3.1 When a container is being assessed for purchase, it should be inspected thoroughly to ensure it is in good condition. There should be no rust, gaps or leaks. The doors should be checked to ensure they move freely and form a reasonably tight seal when


closed. The container must sustain a sealed internal environment to ensure stable conditions and to protect against the intrusion of rain, dirt and dust, insects and other pests.

3.2 It is easy to tell whether the container has any leaks by the amount of daylight entering the container when its doors are closed. Of course, it is preferable that the inspection be undertaken on a bright, sunny day.

3.3 Apart from the purchase cost, there will also be expenses

associated with transporting the container to its new location and placing it in position.


4.1 The site chosen for the container should be level with good drainage (eg, gutters or ditches) so that water flows away from it quickly. The container should not be located next to creeks or rivers that are likely to flood, nor should it be near exposed stormwater drains. If it is located on or near the coast, it should be sited well clear of the shoreline. This will ensure protection against a king tide or a storm surge in the aftermath of a cyclone.

4.2 The site should be thoroughly inspected for any evidence of pests (particularly termites) and should be treated before the container is placed in position. Any vegetation, including tree stumps, should be removed and the site kept free of vegetation at all times. Ideally, the surrounding area should be paved or concreted.

4.3 The site should be secured. A chainwire fence about 2 m (6 to 7 ft) high is ideal, along with a set of double gates for vehicle access. The container itself should be locked. Remember, the container is housing valuable records and should be secured accordingly. 4.4 The container should be located on piers or blocks (bricks or

concrete) and not on the ground. Ant cappings should also be used on each pier. Elevating the container will enable greater air

circulation underneath and will also reduce the possibility that rodents, snakes or other pests may nest there. The space between the container and the ground should be fenced with chicken wire. It should also be remembered that the total weight of a fully laden container could be in excess of seven or eight tonnes, and this needs to be taken into consideration when designing the piers. 4.5 The container’s long axis should be oriented east to west to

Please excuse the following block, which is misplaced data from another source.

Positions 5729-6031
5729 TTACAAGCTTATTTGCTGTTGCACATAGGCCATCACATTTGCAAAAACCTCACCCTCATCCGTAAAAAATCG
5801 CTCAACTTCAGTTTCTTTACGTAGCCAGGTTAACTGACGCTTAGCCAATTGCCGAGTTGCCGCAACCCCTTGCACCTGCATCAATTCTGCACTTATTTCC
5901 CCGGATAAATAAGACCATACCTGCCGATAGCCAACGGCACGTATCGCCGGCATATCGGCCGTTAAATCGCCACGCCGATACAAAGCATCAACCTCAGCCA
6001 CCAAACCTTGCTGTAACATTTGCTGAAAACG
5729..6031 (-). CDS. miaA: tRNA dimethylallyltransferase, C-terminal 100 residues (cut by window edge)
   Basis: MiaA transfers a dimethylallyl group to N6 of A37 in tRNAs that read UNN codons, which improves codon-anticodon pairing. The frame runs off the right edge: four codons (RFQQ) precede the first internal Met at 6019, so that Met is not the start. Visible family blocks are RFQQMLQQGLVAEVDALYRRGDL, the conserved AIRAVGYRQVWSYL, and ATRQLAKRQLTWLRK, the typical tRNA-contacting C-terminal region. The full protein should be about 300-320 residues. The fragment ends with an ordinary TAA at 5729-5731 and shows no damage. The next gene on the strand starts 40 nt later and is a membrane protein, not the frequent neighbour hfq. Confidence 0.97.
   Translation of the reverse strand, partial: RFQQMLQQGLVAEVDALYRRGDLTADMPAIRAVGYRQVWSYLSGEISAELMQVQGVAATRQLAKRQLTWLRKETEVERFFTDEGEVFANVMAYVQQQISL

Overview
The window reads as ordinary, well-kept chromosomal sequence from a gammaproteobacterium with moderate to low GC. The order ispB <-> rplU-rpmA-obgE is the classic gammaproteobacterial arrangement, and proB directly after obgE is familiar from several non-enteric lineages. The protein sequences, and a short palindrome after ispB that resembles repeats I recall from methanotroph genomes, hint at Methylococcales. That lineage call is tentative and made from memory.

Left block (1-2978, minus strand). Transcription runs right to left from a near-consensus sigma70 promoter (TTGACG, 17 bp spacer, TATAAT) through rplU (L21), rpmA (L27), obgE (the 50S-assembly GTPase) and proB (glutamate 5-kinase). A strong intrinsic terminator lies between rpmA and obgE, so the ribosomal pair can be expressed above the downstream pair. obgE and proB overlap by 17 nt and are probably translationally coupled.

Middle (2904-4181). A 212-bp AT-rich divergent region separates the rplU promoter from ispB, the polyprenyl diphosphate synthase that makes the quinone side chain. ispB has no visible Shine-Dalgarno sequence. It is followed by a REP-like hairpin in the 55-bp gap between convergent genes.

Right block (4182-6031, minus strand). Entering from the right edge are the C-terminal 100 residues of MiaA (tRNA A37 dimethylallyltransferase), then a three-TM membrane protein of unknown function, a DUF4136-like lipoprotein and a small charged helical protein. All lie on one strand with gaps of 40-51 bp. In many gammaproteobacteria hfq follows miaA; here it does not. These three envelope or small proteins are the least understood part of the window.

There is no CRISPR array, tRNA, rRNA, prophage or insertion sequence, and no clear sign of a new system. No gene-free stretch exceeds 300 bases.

should face away from the direction from which wind and storms normally come.

4.6 The entrance should be protected from the elements. A reasonably sized bullnose verandah would be very helpful in this respect, as would a decent external floor and a quality mat to help keep dirt and dust from being tracked into the container.

4.7 Containers generally do not have internal lighting and several light fittings may have to be installed. It is also possible to use

emergency lights with in-built Ni-Cd (nickel-cadmium) batteries that charge when the power is available as normal lights in the building. An alternate solution is simply to use torches. 4.8 One problem is that every time a container is opened its

environmental conditions are affected. The doors on a typical container are generally heavy and cumbersome, and opening and closing them takes time. Ideally it would be preferable to install an airlock inside the container or have a small sealed facility outside. This facility would need to be sealed or airconditioned and this would add to the installation and running costs. If these options are considered too expensive, at the very least access to the container should be kept to an absolute minimum. If possible, access should be restricted to set times during the day.

4.9 The container should be covered by a roof (eg, a carport-type structure) to protect it from the effects of the sun and the rain. The roof should be tilted (not flat) to ensure rapid rainwater runoff. The roof covering can be made from steel (such as Colorbond) or plastic. Examples of the latter include Alsynite (made from polyester) or Laserlite (made from polycarbonate). The

photographs in Attachment 2 illustrate the type of roof structure that could be used.

4.10 The roof structure should extend past all sides of the container by at least 900 mm (3 ft) to provide further protection. The roof water and surface run-off should be directed away from the container, either by gutters or ditches.

4.11 There should be a gap of about 800 mm (2.5 ft) between the roof structure and the container to allow air to circulate between the two. In addition, ‘whirlybird’ ventilators can be installed on the top of the container. The Australian company Insulco produces

inexpensive ventilators to meet the Australian cyclone code. If ventilators are installed, particular attention should be paid to sealing any gaps to prevent intrusion by water or dust.


4.12 A cheaper alternative for a roof structure is a tarpaulin. However, if a tarpaulin is used, it should be stretched above the container, not simply draped over it. It should be noted that a tarpaulin would probably be blown away in a cyclone.

4.13 If a general-purpose container is used rather than an insulated one, the exterior walls and roof should be coated with a highly

insulating material.

4.14 It is, however, preferable to use both a canopy and an insulating coating.

4.15 When a mechanically refrigerated unit or powered lighting is to be used, it will be necessary to establish a connection to the local power supply.

4.16 Given the weight of a fully laden container, it is unlikely that it will move during a cyclone. It might, however, be pushed off its

support blocks. Recently in Western Australia a number of people sheltered safely in an empty container during a category 5 cyclone (the strongest in terms of wind velocity). The container was unaffected by the cyclone.


5.1 A standard 20-ft container has an internal storage capacity of 29.50 cubic metres. What will be achieved in terms of linear storage is dependent on how efficiently the boxes are arranged. A balance will need to be struck between maximum storage capacity, ease of access and retrieval, and good ventilation.